Kennedy Center Eisenhower Theater

Through Oct. 9
¡Ay, Carmela!
When a vaudeville comedy duo accidentally fall into the hands of Franco’s fascists troops during the Spanish Civil War, they witness an execution and are forced to perform for other captives in this heartbreaking portrayal of love, loss and the inhumanity of war by José Sanchis Sinisterra, one of Spain’s most acclaimed contemporary playwrights. Tickets are $34 or $38.
GALA Hispanic Theatre

Through Oct. 9
Ray Bradbury’s masterpiece about a futuristic world where firemen burn books and hunt down anyone who risks reading them comes chillingly to life in an adaptation by the legendary author himself. Tickets are $25 to $60.
Round House Theatre Bethesda

Through Oct. 9
Winner of three Tony Awards, “FELA!” is the true story of the legendary Nigerian musician Fela Kuti, whose soulful Afrobeat rhythms ignited a generation and whose civil rights struggle defied a corrupt and oppressive military regime. Tickets are $25 to $130.
The Shakespeare Theatre Harman Hall

Through Oct. 16
The Habit of Art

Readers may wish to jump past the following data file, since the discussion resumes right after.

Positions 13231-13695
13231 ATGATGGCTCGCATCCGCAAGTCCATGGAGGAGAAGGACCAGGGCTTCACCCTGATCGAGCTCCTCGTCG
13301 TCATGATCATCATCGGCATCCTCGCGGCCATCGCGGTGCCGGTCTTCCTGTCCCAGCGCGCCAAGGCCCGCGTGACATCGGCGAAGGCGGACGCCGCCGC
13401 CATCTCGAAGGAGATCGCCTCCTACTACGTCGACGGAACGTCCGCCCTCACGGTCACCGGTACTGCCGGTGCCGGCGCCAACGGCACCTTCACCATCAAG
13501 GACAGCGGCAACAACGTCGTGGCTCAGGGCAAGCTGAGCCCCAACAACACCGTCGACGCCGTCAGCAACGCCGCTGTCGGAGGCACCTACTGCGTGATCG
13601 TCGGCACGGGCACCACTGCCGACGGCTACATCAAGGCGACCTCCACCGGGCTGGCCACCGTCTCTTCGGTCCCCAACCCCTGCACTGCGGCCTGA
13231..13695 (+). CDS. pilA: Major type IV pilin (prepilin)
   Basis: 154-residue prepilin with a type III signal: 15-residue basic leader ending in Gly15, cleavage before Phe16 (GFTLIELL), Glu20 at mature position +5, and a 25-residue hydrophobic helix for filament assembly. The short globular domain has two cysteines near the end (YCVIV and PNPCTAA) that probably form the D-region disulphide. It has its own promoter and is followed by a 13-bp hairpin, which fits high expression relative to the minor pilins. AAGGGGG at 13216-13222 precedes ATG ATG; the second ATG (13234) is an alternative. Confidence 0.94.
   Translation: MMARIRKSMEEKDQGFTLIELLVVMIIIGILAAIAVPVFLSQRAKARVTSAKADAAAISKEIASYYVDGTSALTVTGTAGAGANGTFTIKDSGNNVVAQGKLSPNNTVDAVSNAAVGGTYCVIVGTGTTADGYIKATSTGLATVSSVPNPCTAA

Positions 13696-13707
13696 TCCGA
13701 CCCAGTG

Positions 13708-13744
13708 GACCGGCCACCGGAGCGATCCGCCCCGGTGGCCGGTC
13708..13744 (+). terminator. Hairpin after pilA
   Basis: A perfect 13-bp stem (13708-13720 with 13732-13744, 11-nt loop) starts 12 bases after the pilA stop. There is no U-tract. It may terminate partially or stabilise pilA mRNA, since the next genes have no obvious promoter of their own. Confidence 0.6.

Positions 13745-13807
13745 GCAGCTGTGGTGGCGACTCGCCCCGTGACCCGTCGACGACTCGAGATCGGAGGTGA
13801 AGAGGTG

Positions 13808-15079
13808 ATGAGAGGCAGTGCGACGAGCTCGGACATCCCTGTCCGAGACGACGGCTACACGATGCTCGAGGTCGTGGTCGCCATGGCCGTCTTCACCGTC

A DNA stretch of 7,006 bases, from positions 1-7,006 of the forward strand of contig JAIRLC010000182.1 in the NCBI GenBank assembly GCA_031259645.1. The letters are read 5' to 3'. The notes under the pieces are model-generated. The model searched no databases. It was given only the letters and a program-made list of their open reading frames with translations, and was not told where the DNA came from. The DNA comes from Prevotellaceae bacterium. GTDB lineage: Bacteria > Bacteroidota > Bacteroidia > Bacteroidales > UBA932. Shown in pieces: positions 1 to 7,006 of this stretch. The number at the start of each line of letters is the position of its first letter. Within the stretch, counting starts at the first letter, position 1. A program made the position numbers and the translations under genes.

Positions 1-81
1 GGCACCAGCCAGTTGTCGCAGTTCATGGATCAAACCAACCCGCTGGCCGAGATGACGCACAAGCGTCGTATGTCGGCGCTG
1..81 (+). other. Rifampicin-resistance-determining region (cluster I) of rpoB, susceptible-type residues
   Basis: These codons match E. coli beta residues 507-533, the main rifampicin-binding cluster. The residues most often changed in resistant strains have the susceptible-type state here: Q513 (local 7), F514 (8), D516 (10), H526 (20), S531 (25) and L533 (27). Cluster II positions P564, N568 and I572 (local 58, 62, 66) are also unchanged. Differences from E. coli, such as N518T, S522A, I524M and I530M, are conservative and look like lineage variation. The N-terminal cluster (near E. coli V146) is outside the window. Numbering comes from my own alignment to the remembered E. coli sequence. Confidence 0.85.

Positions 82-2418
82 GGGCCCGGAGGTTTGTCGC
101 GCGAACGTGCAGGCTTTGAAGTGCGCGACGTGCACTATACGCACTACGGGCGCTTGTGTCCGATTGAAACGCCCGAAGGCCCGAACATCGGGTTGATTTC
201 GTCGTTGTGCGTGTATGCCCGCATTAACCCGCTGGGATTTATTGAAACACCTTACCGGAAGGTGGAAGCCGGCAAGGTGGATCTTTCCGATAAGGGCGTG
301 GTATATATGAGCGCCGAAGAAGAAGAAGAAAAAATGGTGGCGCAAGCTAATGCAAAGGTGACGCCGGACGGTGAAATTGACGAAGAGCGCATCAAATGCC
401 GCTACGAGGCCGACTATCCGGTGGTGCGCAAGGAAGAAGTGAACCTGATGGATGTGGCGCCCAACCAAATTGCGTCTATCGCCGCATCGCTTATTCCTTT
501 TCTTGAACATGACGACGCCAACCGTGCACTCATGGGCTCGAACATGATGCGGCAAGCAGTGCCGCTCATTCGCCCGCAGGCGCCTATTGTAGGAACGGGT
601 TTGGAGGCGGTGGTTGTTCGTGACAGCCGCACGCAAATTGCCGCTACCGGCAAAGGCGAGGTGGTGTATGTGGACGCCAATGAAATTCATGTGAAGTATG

Deep in the bowels of London’s National Theatre, Benjamin Britten is having trouble with his latest opera and seeks out his collaborator, poet W. H. Auden, after a 25-year separation — as both aging artists wrestle with their desires, jealousies, the ephemeral connection between creativity and inspiration, and all the reasons their friendship fell apart. Tickets are $35 to $69.
The Studio Theatre

Through Oct. 16
A couple negotiates sex, parenthood, and responsibilities large and small in Duncan Macmillan’s intimate drama about chance, change and consequence. Tickets are $20.
The Studio Theatre

Through Oct. 16
The Boy Detective Fails
In the twilight of a childhood full of wonder, a Billy the “boy detective” faces a mystery he can’t comprehend: the shocking death of his young sister and crime-solving partner Caroline. Ten years later, a 30-year-old Billy returns to his quiet New Jersey town after an extended stay at St. Vitus’ Hospital for the mentally ill determined to right old wrongs. Call for ticket information.